MasúdI, aBul hAsan
Masúdi, Abu'l Hasan
(Ali ben-Husein ben-Ali), one of the most celebrated Arabian savants, an early writer in the department of comparative religion, from the Mussulman stand-point, was born, according to his own statement, at Bagdad in the 3d century of the Hegira, or the 9th of the Christian aera, and was the descendant of an illustrious family, who were among the early and devout followers of the Prophet of Mecca. Masudi was gifted with great talents, which he applied at an early age to learned pursuits. He gathered an immense stock of knowledge in all branches of science; and his learning was not mere book learning, but he improved it in his long travels through all parts of the East, Turkey, Eastern Russia., and Spain. In A.H. 303 he visited India, Ceylon, and the coast of China, where the Arabs had founded numerous small colonies; thence he went to Madagascar and Southern Arabia: thence through Persia to the Caspian; he also visited the Khazors in Southern Russia. In A.H. 314 he was in Palestine; from 332 to 334 in Syria and Egypt; and he says in 345, when he wrote his last book, the second edition of his Golden Meadows, he was in Egypt, and had been a long time absent from his native country, Irak. He says he traveled so far to the west (Morocco and Spain) that he forgot the east, and so far east that he forgot the west. Masudi died probably at Kahirah (Cairo), A.H. 345 (A.D. 956); and, since he visited India as early as A.H. 303, it is evident that those who say he died young are mistaken.
No Arabian writer is quoted so often, and spoken of with so much universal admiration. The variety of subjects on which he wrote astonishes even the learned, and the philosopher is surprised to see this Arab of the Middle Age resolving questions which remained problems to Europeans for many centuries after him. Masudi knew not only the history of the Eastern nations, but also ancient history, and that of the Europeans of his time. He had thoroughly studied the different religions of mankind-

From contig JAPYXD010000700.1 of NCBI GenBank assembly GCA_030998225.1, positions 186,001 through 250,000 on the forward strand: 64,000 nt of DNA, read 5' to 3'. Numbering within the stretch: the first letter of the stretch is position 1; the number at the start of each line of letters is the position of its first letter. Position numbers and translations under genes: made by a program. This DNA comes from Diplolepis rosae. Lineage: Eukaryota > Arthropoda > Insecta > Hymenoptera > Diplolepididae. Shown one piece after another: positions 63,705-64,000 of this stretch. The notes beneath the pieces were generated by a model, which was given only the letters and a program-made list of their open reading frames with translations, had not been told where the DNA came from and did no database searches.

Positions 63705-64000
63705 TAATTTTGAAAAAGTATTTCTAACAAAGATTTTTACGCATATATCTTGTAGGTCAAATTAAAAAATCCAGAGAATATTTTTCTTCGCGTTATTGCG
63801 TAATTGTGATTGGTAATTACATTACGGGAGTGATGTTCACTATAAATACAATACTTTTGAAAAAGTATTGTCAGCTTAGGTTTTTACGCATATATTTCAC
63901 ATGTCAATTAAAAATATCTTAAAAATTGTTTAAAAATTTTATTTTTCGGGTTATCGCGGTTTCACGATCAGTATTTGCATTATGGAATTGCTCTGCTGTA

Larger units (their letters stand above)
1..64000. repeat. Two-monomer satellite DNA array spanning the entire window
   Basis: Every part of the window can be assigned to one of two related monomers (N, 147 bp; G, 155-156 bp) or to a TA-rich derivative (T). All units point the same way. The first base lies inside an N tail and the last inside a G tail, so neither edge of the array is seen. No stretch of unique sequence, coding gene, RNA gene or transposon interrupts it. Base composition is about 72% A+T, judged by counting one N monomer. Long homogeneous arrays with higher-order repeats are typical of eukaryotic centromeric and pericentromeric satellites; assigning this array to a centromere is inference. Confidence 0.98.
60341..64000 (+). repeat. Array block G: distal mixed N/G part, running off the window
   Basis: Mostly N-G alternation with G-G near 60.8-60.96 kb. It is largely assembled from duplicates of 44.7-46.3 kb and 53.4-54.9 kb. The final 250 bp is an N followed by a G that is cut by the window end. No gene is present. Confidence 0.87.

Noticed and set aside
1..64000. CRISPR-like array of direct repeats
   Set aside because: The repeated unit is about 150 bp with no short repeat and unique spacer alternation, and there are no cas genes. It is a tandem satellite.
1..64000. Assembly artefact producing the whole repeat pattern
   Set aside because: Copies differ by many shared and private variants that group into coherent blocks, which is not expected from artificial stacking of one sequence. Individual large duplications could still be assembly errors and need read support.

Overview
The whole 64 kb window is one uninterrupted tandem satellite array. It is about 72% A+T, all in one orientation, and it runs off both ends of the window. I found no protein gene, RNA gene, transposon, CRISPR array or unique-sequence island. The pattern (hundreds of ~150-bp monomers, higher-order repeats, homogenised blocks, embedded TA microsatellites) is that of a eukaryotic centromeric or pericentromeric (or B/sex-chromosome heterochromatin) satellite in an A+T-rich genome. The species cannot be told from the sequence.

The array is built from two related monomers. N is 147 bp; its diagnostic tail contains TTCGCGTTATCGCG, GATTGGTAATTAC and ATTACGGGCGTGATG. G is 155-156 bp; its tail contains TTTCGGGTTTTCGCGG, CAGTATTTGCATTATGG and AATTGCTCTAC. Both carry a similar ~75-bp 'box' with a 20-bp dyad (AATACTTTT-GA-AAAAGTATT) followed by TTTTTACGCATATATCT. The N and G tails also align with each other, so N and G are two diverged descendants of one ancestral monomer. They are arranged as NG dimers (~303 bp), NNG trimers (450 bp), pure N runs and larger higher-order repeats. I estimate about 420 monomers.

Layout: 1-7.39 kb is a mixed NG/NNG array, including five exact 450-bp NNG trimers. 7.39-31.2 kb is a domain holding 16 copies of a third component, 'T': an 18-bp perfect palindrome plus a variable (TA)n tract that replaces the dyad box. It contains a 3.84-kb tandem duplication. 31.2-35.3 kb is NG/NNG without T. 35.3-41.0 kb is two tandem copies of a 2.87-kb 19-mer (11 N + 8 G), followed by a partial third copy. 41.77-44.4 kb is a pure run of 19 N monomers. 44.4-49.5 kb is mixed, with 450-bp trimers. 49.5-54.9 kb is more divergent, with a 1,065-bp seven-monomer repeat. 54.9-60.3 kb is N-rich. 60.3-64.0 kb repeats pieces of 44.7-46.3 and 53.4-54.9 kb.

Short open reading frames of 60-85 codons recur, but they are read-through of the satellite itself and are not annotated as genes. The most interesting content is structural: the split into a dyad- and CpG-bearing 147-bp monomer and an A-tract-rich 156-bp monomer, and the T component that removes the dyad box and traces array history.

Mohammedanism, Christianity, the doctrines of Zoroaster and Confucius, and the idolatry of barbarous nations. No Arabian writer call boast, like him, of learning at once profound and almost universal. Unfortunately, however, Masudi wanted method in arranging the prodigious number of facts which a rare memory never failed to supply him with while he was writing. He illustrates the history of the geography of the West with analogies or contrasts taken from China or Arabia; he avails himself of his knowledge of Christianity to elucidate the creeds of the different Mohammedan sects; and, while he informs the reader of the mysteries of the extreme North, he will all at once forget his subject, and transfer him into the Desert of Sahara. For a list of his works, which are mostly extant only in MS., see the English Cyclopaedia, s.v.